Rece Davis says college football is going to look weird in the fall

Rece Davis says college football is going to look weird in the fall

The endless sea of school colors and the deafening roars of alumni and student body. The community-wide elation of beating your rival on a Saturday night and the collective sorrow in defeat. 

There's nothing quite like the experience of a college football game.

That is what the sports community is in jeopardy of losing this fall because of the coronavirus. Without college football or even just a shell of it, it will be a stark contrast to what has become the norm. And no one quite captures the moments and the emotions than ESPN's College Gameday. 

"For our show, it will be a tremendous difference" Gameday host Rece Davis said on 'Late Night with Locks.'

Typically the show is known for large, never-ending crowds. Hilarious signs and celebrity picks are reoccurring elements. Just like the sport, not everything will be the same.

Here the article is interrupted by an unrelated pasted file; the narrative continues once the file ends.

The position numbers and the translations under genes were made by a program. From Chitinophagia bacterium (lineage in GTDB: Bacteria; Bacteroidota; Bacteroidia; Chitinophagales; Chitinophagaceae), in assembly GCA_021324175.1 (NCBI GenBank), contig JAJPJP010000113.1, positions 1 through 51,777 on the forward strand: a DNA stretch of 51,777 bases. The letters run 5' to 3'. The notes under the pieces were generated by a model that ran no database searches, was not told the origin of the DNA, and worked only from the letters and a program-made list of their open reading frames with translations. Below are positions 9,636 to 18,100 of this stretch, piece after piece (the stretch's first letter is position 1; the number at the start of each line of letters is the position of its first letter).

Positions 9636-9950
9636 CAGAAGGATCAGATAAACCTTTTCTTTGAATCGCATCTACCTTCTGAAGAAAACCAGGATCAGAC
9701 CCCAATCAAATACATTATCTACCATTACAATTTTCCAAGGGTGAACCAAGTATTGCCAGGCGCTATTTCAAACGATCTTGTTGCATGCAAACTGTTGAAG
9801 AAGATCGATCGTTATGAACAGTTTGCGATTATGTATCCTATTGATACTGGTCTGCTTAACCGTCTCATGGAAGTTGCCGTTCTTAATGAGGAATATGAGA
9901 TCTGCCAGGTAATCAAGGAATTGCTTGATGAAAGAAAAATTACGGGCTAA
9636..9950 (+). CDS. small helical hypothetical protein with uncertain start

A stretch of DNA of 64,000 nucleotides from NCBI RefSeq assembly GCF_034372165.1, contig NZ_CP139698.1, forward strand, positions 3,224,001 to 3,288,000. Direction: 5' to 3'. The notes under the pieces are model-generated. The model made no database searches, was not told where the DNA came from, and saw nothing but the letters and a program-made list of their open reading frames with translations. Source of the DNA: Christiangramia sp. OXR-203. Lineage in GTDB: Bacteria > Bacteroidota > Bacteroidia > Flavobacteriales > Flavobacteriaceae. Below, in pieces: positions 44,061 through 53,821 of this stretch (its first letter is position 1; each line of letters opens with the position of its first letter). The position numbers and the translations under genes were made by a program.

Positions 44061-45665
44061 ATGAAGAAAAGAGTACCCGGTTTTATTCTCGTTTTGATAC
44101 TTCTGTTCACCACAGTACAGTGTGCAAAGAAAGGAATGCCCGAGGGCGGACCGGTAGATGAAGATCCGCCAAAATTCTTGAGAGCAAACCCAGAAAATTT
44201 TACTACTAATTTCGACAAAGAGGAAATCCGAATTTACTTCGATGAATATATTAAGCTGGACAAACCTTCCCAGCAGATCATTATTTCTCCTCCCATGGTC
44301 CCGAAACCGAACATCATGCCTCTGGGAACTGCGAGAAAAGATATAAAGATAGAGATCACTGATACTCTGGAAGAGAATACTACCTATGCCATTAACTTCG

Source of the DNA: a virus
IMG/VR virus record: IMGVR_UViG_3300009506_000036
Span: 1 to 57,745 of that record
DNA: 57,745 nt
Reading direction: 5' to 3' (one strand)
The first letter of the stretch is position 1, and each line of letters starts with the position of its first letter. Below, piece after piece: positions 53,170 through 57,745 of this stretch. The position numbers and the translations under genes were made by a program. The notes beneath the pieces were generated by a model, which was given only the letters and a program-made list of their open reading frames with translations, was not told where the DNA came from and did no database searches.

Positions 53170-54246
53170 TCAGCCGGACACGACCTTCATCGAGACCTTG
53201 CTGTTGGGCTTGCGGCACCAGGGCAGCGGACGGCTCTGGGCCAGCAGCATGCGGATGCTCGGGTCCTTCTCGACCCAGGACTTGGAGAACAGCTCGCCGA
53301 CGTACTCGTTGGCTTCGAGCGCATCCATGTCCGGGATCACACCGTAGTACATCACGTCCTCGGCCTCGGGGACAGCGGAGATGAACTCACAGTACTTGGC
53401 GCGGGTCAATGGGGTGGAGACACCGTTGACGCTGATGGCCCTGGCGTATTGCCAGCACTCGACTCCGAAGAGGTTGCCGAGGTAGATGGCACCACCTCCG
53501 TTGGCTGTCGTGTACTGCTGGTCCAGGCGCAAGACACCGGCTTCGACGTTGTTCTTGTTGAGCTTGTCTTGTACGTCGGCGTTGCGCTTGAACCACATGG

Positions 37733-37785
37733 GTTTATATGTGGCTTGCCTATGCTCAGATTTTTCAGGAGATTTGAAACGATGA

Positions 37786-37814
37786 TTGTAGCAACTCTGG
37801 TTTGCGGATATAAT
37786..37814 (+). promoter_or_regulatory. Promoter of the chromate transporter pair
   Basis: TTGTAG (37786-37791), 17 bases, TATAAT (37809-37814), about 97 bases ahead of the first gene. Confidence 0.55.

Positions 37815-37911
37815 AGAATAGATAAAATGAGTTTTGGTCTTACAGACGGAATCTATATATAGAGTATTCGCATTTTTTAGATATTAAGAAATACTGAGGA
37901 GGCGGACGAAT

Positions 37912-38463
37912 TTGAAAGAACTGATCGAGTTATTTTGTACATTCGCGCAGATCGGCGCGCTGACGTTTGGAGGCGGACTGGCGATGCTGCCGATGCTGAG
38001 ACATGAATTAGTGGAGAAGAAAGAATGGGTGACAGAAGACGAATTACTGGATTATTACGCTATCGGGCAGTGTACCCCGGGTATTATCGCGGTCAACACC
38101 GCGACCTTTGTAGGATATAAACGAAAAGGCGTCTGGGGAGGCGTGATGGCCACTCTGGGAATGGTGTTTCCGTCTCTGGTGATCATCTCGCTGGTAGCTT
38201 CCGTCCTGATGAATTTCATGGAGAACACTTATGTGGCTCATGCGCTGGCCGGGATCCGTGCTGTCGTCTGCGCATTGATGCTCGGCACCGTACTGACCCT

For years the show has been the center of college football and its culture. It never misses a beat and always travels to the heart of the weekend matchup, even if it's to a smaller FCS school in a rivalry game. Novices that sit on their couch on a Saturday can feel right there through GameDay.

Those moments, those memories are how the sport stands out from its professional counterpart on Sundays and several other sports around the country. That emotion carries over to the stadium and creates a unique, symbiotic relationship between the crowd and the players on the field.

It simply can't be replicated anywhere else. 

Right now, Davis says ESPN and the show are operating as if the college football season is held. But, they are making several contingency plans depending on how the public health situation develops.

As the name of the show indicates, they want to be on campuses if possible. Smaller venues are an option, especially if there are limitations on their crowd size. And yes, even having College GameDay without fans is an option.

"That seems almost blasphemous given the history of the show, but if that's what it takes to keep people as healthy as possible then obviously we will comply with that," Davis said. 

There's no doubt whether you're at home or a fan that gets to attend as part of a sparse crowd that it will be a strange experience. Even the players will have to adjust. Home-field advantage may not have the same weight as it typically holds.